Metropolitan Petyeleimon of Berea arrived in the Ekaterinburg Diocese from Greece, specially to celebrate the 150th anniversary of the birth of the Emperor. Prayers and hymns in Greek were heard during the service.

Hymns for worship were performed by the choir of the Sretensky Monastery, who travelled from Moscow to the Ural capital to pay tribute to the memory of the Holy Tsar-Martyr.

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Participants of a public forum dedicated to Nicholas II, held in the Cosmos Theater also took part in the Divine Liturgy, including the famous historian and author Petr Valentinovich Multatuli, representative of the Russian Academy of Sciences historian Vladimir Mikhailovich Lavrov, among others.

A sacramental verse, a sermon about the holy Tsar-Passion-Bearer was read by senior priest of the Church on the Blood, Protopriest Maxim Miniyailo. Fr Maxim noted that the birthday of the sovereign, which was always a public holiday in the Russian Empire. He spoke about the personality of the sovereign himself, reminding the Faithful that Nicholas II was “our Heavenly patron and an example to each of us in faith, in service to the Lord and Fatherland , in relation to his family and neighbor, on the anniversary of the Sovereign as an occasion to think about salvation.”

The number of parishioners in attendance at the Divine Liturgy filled the Church on the Blood to capacity, with the number of faithful spilling out onto the church’s porch, and into the street.

Vladyka Metropolitan congratulated everyone on the occasion of the 150th anniversary of the birth of the Emperor, thanking those who travelled to Ekaterinburg to pay tribute to the memory of the Holy Tsar Martyr, including guests from Greece, Serbia and Bulgaria; thanked the bishop of Vera Panteleimon; thanked the Sretensky Choir for the wonderful concert that took place the day before, and for today’s participation in the Diving Liturgy.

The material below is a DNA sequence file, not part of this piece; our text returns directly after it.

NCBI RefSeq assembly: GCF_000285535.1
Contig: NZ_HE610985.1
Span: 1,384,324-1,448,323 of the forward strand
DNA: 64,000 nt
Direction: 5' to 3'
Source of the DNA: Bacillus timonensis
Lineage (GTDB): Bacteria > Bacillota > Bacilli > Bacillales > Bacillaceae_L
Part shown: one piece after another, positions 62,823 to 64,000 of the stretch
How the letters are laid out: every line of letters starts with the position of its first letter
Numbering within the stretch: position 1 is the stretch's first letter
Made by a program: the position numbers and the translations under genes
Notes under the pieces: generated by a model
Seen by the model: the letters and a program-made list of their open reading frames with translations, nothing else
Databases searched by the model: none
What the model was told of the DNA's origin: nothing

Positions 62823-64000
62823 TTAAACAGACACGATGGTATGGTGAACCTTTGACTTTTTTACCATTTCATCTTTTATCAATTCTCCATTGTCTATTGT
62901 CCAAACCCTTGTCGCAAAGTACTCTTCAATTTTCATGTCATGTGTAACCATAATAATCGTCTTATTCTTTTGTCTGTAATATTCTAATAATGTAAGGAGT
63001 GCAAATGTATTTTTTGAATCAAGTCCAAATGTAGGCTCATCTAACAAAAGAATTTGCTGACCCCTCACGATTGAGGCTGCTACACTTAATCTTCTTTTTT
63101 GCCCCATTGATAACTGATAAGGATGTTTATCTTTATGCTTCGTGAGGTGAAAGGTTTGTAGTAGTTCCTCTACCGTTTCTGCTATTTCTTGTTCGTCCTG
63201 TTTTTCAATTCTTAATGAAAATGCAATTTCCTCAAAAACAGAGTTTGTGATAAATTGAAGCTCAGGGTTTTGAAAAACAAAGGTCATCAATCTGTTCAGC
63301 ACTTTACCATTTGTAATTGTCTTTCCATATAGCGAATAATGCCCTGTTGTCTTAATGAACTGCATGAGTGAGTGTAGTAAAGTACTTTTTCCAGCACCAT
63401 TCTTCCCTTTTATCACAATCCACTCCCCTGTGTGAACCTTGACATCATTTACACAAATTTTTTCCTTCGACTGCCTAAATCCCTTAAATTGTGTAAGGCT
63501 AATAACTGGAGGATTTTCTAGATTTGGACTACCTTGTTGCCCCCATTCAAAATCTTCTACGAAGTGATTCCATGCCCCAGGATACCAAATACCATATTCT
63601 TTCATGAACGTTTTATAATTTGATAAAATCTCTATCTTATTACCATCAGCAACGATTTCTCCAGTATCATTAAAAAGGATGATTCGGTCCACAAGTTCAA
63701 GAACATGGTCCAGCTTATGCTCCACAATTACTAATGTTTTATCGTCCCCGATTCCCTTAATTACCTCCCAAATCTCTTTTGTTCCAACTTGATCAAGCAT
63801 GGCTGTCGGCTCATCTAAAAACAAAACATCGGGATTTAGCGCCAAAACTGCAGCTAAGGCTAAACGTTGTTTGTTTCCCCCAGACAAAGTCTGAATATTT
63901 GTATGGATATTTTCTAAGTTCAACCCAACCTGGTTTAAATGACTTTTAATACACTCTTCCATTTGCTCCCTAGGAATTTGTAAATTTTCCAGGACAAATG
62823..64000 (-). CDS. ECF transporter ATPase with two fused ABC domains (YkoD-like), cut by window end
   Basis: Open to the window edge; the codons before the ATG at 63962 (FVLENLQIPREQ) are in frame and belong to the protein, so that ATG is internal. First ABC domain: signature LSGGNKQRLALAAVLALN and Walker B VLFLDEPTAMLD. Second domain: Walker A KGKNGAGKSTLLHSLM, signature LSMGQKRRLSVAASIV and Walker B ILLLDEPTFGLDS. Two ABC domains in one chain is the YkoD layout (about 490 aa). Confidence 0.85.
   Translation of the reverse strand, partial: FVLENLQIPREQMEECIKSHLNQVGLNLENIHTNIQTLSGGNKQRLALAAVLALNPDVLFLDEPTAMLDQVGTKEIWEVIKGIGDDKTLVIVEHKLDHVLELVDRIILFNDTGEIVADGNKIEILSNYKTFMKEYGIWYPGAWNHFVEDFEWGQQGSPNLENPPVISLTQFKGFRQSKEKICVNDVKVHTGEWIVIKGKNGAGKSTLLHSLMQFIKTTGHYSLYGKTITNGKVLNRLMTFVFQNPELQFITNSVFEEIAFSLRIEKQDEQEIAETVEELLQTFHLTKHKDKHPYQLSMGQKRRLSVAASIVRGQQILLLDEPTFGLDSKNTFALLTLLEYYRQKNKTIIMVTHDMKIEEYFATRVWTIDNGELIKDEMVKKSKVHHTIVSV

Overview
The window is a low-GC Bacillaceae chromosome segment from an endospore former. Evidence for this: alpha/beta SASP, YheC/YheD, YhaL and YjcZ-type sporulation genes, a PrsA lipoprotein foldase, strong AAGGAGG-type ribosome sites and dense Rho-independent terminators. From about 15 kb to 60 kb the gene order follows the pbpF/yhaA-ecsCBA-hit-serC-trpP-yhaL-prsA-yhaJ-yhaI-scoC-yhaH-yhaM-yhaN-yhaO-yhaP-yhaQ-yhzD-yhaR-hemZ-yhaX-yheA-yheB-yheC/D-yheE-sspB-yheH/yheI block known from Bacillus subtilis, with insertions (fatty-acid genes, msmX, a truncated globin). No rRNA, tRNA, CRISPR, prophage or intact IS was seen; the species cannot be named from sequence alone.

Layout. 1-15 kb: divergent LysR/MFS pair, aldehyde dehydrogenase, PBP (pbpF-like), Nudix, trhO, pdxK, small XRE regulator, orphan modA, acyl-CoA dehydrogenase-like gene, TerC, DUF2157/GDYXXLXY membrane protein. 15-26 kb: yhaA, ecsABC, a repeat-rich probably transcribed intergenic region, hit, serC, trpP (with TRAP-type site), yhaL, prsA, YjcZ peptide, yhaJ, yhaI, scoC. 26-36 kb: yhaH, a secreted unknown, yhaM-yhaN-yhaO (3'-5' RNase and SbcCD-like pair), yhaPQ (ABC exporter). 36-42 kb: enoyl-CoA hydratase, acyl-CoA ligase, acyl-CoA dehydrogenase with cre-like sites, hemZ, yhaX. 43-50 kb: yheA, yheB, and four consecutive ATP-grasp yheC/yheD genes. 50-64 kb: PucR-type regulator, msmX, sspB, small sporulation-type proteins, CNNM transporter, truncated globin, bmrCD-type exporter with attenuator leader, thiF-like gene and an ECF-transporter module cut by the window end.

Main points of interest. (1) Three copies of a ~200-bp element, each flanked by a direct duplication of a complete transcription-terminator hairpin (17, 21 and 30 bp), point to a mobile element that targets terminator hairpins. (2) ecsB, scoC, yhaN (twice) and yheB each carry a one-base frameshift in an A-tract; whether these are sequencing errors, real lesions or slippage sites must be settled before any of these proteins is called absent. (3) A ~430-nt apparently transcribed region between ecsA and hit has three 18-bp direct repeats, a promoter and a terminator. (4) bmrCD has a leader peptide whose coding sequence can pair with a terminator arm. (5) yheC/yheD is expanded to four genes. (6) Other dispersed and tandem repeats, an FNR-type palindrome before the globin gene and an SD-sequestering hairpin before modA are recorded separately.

© Paul Gilbert. 10 December 2019

Ekaterinburg Hosts Public Forum for the Preservation of the Heritage of Emperor Nicholas II

VIDEO of the entire Forum (in Russian only) – duration 2 hours, 20 minutes

NOTE: All of the articles pertaining to Nicholas II and his family which were originally published in my Royal Russia News blog, have been moved to this Nicholas II blog. This article was originally posted on 20 May 2018 in my Royal Russia News blog – PG

On 18th May 2018, on the eve of the 150th anniversary of the birth of the last Russian emperor, a public forum was held in Ekaterinburg to preserve the heritage of Tsar Nicholas II.

Scientists, historians and authors, along with representatives of the public, gathered to discuss the urgent issues of preserving the historical memory of the sovereign, including recognizing the merit of Nicholas II for the development of the Russian state and an assessment of the murder of the Tsar’s family committed a hundred years ago.

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Metropolitan Kirill of Ekaterinburg and Verkhoturye

Opening the forum was Metropolitan Kirill of Ekaterinburg and Verkhoturye, who noted that Ekaterinburg “has become a symbol of the tragedy of the Tsar’s family and, together with her, our Motherland.”

“Since these tragic events, which took place 100 years ago, tragedy befell Russia and it’s people. It is here, on the 150th anniversary of the birth of Emperor Nicholas Alexandrovich, that our holy cause is to gather and reflect on what the Russian Empire was during his reign, what was good about our great country, and what should we take from the past, what lessons, what edifications should we learn for our own lives” – said His Eminence.